Honda can thank Wal-Mart for the automaker's recent victory in a class-action lawsuit over Acura RL models equipped with the company's Collision Mitigation Braking System. The system was designed to warn drivers of a potential crash, tighten the vehicle's seat belts and automatically apply the brakes. However, lawyers for approximately 2,000 plaintiffs sued the Japanese automaker, arguing that the system may warn the driver too slowly, and it may not work at all – the lawsuit also complained the system may shut off altogether in foul weather. Reuters says the suit involves RL models equipped with the optional CMBS system purchased or leased between August 17, 2005 and December 16, 2008.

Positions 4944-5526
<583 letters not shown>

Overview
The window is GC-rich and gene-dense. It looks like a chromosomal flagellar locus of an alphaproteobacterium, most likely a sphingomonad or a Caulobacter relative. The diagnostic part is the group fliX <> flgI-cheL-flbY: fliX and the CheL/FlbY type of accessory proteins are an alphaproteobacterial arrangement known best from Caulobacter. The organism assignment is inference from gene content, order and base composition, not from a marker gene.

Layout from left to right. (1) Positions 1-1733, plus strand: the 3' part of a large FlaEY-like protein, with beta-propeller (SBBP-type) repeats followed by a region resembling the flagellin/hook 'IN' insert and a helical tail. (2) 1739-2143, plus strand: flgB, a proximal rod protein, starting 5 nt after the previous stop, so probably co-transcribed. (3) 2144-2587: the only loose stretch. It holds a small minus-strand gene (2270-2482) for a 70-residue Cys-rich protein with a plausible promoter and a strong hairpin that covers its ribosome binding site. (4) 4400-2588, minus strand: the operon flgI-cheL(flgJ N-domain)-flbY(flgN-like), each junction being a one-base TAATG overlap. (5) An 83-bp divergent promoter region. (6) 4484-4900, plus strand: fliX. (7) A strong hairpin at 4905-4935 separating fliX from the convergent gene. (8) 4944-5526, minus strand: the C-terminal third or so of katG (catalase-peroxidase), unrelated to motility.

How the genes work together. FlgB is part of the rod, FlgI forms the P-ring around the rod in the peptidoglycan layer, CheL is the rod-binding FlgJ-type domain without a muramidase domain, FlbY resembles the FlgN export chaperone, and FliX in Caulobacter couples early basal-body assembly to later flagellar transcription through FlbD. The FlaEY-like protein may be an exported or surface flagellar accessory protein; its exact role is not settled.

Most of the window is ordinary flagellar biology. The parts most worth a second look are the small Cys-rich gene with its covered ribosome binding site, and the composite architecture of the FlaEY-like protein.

The 9th Circuit Court of Appeals in Pasadena, California found that a court ruling in a Wal-Mart case last June effectively narrowed the scope of class-action lawsuits. The same ruling was found to apply to the suit against Acura as well. Previously, a district judge in Los Angeles had ordered that California's consumer protection laws could be applied to RL owners nationwide, but the new ruling repeals that judgment. The circuit court also reversed the district court's finding that car buyers could have relied on advertising by Honda about the collision system. The 9th Circuit Court of Appeals found there weren't enough common facts among the plaintiffs' claims to apply the California laws across the board.
At this point, it's unclear how the plaintiffs in the case will respond to the decision.